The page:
"Doing Something": Oral and Written Narratives of Nurses' Experiences of the September 11, 2001 Disaster

Hickey, Franklin, Nursing - Graduate School of Arts and Sciences, University of Virginia
Wall, Barbra, School of Nursing, University of Virginia

The events of September 11, 2001 (9/11), affected the United States in many ways and changed forever the way nurses responded to disasters. That day, hijackers took control of four commercial airplanes and attacked the World Trade Center (WTC) in New York City and the Pentagon in Washington, DC; and another plane crashed in rural Pennsylvania. After 2,996 deaths occurred and thousands more casualties resulted, the country began a long war in Afghanistan and other areas in the Middle East. With the “narrative turn” in the humanities and social sciences, historians increasingly are influenced by stories and the methods historians use to make sense of events such as 9/11. The disaster yielded a heightened interest in how people respond to catastrophic events. The purpose of this research is to identify, describe, and analyze the responses of local nurses from New York and New Jersey and the challenges faced by the healthcare team the first few days following the disaster. More specifically, this study illustrates how nurses in select hospitals and clinics in New York and New Jersey acted after the disaster and what those experiences meant to them. What activities did nurses carry out after the WTC attack? What challenges did nursing leaders face? How did nurses assemble stories to help them understand the meaning of the 9/11 disaster? What were the contexts in which their stories were created, and how might that shape the participants’ stories? To what extent did nurses’ experiences influence health policy related to disaster preparedness? The study examines oral and written histories of nurses and an autobiographical account of a nurse in New York and New Jersey. It uses analysis of oral histories per Lynn Abrams’ framework on memory and Charles B. Strozier’s “zones of sadness” frame to show how nurses’ experiences differed in meaning, according to where each nurse experienced the disaster in various parts of the region.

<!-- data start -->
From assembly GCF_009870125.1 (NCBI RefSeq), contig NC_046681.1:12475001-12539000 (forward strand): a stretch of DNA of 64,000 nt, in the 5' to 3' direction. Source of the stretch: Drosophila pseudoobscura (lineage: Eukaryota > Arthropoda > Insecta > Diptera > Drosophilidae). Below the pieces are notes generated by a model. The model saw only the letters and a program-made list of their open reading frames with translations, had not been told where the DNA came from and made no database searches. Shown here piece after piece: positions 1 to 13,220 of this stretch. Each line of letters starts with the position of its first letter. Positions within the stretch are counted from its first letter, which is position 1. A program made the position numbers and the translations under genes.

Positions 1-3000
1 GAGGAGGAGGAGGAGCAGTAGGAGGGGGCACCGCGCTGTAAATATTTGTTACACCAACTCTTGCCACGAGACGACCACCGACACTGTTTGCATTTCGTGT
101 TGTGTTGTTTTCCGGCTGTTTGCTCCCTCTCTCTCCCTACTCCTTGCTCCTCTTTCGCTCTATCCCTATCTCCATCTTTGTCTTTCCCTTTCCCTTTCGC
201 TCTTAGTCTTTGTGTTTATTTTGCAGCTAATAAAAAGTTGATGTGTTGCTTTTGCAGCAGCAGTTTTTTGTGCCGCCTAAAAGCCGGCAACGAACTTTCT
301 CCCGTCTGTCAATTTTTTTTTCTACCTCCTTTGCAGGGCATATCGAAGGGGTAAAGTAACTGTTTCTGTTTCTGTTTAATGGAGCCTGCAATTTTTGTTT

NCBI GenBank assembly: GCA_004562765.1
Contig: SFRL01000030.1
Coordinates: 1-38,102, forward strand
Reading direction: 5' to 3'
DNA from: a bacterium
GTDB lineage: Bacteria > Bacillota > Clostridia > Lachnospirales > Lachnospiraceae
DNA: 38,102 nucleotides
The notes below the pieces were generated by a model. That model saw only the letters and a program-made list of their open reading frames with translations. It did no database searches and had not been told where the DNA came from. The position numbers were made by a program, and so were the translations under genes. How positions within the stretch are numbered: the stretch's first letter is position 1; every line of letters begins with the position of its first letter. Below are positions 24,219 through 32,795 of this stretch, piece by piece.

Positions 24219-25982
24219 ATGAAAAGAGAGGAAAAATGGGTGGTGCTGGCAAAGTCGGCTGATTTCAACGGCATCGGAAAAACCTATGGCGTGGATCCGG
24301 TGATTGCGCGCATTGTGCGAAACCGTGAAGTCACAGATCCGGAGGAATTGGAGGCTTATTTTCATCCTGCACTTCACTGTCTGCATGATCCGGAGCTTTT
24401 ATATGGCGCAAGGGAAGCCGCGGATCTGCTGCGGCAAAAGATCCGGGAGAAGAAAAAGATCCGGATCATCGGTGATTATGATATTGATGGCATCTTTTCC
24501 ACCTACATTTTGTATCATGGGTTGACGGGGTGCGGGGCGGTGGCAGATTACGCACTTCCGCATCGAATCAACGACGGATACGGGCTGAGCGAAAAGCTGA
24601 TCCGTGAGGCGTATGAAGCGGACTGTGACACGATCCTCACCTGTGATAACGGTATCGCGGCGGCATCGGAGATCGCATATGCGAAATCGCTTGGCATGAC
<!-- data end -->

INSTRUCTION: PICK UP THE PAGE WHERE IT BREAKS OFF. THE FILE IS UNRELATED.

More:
Nurses faced situations for which they had not imagined or prepared. In order to make sense of these terrible events, nurses constructed cohesive stories in which they, at first, felt vulnerability, fear, and anger. Narratives eventually were replaced with broader ones of nurses with a sense of purpose, who used their education and technical skills to “do something” in order to help others. These narratives can be opportunities for healing, consolation and a renewed sense of pride in their profession.

PHD (Doctor of Philosophy)
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